By SCOTT GRABER
It’s Saturday, early, and I’m sitting at my dining room table trying to focus my eyes and my thoughts on the day that lies ahead. Saturday usually sends me into the yard with my friend, Joe Morrall, for some mowing, blowing and trimming.
This morning I’ve got the Wall Street Journal (Friday edition) and this comes with a real estate-related insert called “Mansion.”
“Mansion” is devoted to exotic, wildly expensive homes that typically sell for millions of dollars. There is a focus on size and location but they all come with theme park amenities like candy rooms, helicopter pads, go-cart tracks, water slides and yes, carriages pulled by former Budweiser Clydesdales.
“Mansion” always features a penthouse located in New York City or Houston. These entire-top-floor, glass enclosed spaces typically have a 360 degree view of New Jersey or nearby Lubbock. Usually there is a resident chef; as well as an onsite physical trainer who competes with the chef over one’s belly fat.
I must admit that I am drawn to “Mansion” and it’s far-flung properties although I know that I will never set foot on any of these estates or helicopter-accessible islands. I will also admit that I resent the advertising that usually includes the phrase “a life well-lived” in its vacuous, predictable copy.
I don’t know exactly why I resent these lavish homes — we do live in a capitalist country where conspicuous consumption and gold plated shower heads are encouraged, acceptable and often applauded. But I suspect my resentment is somehow connected to my childhood.
When I was growing up my father was in the U.S. Army and we would move around a lot. Although my father was an officer, I believed we were poor because my parents were frugal, penurious.
When we would move there was always concern about our new “quarters;” my parents wanting to live on the post. Usually base housing was not immediately available and at least on one occasion we lived in a converted barracks building.
When we finally moved into a house it was exactly like every other house (except for enlisted housing) and it came with a small marker identifying Major Graber as its current occupant.
The floor plan was exactly the same in each of these houses, and the decor usually reflected one’s the last duty station — especially if that duty station was the Far East or Europe.
My mother collected oriental rugs, ginger jar lamps and enameled vases that were blood red. When we would move one or more of these lamps or figurines would be smashed; and we would find our mother weeping as she beheld a headless geisha. Her despair would throw us into a family-wide depression knowing that this item could never be repaired or replaced.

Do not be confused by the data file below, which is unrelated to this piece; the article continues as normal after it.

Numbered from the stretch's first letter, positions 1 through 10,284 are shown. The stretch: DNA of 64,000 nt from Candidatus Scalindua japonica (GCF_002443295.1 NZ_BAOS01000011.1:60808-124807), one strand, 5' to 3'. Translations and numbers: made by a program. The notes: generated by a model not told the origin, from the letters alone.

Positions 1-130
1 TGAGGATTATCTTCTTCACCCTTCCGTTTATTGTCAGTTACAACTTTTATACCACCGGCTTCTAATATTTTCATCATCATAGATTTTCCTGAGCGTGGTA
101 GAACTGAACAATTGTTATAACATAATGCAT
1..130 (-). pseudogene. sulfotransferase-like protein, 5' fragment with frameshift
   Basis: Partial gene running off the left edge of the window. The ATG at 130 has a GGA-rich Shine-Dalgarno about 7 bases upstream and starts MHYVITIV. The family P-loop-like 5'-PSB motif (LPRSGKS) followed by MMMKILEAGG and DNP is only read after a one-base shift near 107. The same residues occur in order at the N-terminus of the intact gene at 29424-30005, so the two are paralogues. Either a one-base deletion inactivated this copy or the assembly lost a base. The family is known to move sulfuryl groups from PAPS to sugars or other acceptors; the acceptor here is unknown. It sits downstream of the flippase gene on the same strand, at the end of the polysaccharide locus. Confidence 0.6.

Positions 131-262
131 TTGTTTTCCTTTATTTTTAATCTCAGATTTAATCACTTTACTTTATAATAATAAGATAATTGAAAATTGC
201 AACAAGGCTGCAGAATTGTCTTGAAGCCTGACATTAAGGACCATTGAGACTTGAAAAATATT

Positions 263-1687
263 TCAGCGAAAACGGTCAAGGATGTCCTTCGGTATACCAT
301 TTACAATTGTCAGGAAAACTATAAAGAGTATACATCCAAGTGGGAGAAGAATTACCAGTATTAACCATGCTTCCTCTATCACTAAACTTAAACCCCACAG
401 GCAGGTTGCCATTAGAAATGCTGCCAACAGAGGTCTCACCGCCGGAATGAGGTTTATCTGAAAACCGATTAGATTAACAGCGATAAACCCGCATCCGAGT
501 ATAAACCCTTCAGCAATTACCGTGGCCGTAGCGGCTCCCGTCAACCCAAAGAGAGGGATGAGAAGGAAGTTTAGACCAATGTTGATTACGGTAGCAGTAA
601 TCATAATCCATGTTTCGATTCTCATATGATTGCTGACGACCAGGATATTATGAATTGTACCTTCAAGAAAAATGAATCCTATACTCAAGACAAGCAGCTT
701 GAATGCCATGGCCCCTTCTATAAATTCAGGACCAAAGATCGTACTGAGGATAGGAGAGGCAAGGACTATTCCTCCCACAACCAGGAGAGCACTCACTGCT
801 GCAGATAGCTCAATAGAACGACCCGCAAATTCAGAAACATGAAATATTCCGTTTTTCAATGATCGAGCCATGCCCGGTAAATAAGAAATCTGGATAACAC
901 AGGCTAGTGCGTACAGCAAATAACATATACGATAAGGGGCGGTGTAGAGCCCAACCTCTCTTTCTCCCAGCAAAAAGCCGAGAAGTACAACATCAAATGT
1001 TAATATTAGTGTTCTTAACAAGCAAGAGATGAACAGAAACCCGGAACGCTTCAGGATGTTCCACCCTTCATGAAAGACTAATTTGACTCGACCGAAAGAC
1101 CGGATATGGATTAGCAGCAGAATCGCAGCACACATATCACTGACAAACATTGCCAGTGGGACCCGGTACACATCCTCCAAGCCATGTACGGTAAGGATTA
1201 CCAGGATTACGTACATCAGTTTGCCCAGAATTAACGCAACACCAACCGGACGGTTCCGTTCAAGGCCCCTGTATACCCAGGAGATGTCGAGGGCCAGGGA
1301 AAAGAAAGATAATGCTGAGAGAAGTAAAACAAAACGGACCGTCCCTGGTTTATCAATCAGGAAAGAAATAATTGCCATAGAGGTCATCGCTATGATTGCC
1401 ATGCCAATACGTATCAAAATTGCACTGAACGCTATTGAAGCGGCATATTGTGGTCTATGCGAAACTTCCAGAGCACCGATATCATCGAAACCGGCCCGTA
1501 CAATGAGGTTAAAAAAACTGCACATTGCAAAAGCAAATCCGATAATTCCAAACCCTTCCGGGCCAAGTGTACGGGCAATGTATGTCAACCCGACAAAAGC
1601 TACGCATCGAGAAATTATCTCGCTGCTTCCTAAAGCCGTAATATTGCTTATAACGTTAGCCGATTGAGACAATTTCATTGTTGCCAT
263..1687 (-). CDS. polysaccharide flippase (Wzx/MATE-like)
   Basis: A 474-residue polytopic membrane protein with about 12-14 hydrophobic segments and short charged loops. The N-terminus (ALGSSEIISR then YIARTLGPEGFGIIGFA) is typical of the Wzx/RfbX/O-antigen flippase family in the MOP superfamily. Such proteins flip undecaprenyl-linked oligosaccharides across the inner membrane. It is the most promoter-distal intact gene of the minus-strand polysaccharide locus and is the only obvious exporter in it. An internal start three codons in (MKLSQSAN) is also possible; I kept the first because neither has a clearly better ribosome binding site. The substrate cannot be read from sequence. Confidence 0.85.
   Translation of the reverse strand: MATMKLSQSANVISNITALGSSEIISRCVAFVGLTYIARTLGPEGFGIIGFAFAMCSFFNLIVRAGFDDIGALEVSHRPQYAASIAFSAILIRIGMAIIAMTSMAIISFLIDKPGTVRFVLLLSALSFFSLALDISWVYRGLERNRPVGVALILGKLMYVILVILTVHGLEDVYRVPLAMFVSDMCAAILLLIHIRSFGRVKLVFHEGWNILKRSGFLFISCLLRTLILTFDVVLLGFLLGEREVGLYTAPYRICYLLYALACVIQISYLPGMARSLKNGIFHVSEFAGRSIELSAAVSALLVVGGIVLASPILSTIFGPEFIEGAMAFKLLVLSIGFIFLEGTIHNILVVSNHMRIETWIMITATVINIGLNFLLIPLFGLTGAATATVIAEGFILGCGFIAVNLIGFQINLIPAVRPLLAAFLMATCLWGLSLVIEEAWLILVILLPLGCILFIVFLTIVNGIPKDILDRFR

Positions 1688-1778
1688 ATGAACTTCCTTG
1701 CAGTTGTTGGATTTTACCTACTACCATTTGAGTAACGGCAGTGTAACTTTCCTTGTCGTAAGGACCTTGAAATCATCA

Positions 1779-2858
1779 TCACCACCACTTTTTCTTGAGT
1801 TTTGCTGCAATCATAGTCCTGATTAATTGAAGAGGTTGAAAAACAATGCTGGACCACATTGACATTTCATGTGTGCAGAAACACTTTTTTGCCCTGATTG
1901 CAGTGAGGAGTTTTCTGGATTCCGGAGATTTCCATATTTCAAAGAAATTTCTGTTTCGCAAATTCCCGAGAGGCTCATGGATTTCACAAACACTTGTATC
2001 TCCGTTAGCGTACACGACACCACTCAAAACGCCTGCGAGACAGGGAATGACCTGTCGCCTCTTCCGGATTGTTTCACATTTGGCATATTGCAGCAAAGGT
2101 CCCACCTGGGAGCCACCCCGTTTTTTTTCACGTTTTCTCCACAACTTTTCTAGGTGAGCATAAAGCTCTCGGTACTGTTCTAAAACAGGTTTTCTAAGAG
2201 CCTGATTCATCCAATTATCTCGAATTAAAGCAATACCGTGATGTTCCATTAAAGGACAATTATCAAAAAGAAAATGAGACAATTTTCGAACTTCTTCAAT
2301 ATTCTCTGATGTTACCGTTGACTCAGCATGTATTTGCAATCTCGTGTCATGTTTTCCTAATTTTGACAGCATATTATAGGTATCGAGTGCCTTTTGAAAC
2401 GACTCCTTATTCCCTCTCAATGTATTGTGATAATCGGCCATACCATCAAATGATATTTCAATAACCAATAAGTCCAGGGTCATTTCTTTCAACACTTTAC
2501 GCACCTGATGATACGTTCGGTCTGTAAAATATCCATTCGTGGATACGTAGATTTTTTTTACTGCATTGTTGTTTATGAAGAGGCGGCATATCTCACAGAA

I believe these long gone, but vividly remembered events now manifest themselves in an unconscious compulsion not to buy or collect or place any emotion into a crystal decanter or Chinese teapot that can be dropped or broken. If I buy anything, which is rare, it is made of brass, cast iron or reinforced with rebar.
Before our mother died, she sat me and my siblings down and gave each of her possessions their provenance, “I bought this in Taiwan from a blind man who fought with Chiang Kai Shek.”
We promised to remember each item; and to display it with appropriate lighting; but I didn’t take much of anything. For me they came freighted with the possibility of breakage, and the image of a young woman sobbing as she unwrapped the damaged items and tried to fit the broken pieces back together.
The decision not to keep any of these once-loved treasures haunts me to this very day. And, of course, I wonder about the few items that decorate my office — small (chipped) Mayan figurines, monkey skulls found on Morgan Island, pictures of myself with deposed African presidents, an autopsy jar full of political buttons.
My son, who lives in a studio apartment in Manhattan, observes the “two purpose rule.” Space is so precious that he and his fiance’ must agree that anything they acquire must have two utilitarian purposes.
Assuming the “two purpose rule” remains in place, most of my dusty, decorative, office ephemera will probably find its way to a consignment shop on Hilton Head. Then bought and showcased by a young developer and his stylish wife recently arrived from Buckhead.
Scott Graber is a lawyer, novelist, veteran columnist and longtime resident of Port Royal. He can be reached at firstname.lastname@example.org.